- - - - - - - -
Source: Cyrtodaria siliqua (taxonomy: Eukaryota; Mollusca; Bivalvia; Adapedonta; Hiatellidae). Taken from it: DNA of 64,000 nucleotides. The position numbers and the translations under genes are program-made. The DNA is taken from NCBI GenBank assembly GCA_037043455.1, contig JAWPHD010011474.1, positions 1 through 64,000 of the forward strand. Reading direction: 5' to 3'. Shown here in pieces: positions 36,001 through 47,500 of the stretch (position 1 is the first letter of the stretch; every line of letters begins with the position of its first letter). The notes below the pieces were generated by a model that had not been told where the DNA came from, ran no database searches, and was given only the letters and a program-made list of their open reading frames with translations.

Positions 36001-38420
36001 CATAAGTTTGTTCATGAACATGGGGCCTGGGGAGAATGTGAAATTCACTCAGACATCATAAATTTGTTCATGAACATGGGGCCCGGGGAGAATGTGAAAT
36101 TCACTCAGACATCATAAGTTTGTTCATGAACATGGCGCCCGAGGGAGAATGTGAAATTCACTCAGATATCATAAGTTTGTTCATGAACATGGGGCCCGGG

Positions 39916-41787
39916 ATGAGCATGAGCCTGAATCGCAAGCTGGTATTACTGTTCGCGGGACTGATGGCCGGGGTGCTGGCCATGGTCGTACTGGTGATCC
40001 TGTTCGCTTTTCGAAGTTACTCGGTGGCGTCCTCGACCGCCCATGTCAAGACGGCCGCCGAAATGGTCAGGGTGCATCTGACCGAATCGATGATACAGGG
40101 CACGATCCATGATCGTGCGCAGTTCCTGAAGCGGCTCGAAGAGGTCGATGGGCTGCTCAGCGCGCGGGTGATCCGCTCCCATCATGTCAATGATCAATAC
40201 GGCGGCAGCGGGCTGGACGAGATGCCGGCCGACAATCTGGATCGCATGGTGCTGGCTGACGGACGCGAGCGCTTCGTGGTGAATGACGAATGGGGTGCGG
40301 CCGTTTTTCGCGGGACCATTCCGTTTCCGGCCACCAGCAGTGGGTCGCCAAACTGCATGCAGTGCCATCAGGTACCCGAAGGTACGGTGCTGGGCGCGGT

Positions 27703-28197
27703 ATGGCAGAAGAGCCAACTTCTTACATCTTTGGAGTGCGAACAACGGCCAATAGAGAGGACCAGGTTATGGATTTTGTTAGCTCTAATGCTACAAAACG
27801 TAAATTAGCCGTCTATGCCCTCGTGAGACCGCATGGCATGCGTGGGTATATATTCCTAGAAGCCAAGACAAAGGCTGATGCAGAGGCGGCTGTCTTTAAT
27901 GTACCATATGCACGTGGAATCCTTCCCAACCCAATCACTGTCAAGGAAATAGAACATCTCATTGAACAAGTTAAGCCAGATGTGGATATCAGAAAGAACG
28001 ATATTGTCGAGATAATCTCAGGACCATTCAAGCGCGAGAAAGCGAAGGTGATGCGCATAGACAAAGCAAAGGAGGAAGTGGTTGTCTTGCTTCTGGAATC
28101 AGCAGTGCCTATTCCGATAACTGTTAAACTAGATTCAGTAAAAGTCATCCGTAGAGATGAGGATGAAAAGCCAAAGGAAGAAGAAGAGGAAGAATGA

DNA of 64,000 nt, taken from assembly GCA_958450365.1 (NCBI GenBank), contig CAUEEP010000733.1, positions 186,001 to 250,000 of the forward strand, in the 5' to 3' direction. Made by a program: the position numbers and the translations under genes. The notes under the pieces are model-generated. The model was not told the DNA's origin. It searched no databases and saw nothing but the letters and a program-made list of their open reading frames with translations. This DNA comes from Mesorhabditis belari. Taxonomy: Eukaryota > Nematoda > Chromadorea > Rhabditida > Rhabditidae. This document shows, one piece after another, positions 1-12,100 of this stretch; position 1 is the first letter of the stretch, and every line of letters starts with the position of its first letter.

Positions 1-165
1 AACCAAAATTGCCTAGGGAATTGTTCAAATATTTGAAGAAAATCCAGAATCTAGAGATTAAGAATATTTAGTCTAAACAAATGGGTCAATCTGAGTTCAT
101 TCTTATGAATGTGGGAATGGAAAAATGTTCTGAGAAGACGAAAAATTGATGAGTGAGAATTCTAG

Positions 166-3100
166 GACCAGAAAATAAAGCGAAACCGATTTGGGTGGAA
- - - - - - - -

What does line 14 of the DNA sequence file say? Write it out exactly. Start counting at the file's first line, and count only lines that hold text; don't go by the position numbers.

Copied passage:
27901 GTACCATATGCACGTGGAATCCTTCCCAACCCAATCACTGTCAAGGAAATAGAACATCTCATTGAACAAGTTAAGCCAGATGTGGATATCAGAAAGAACG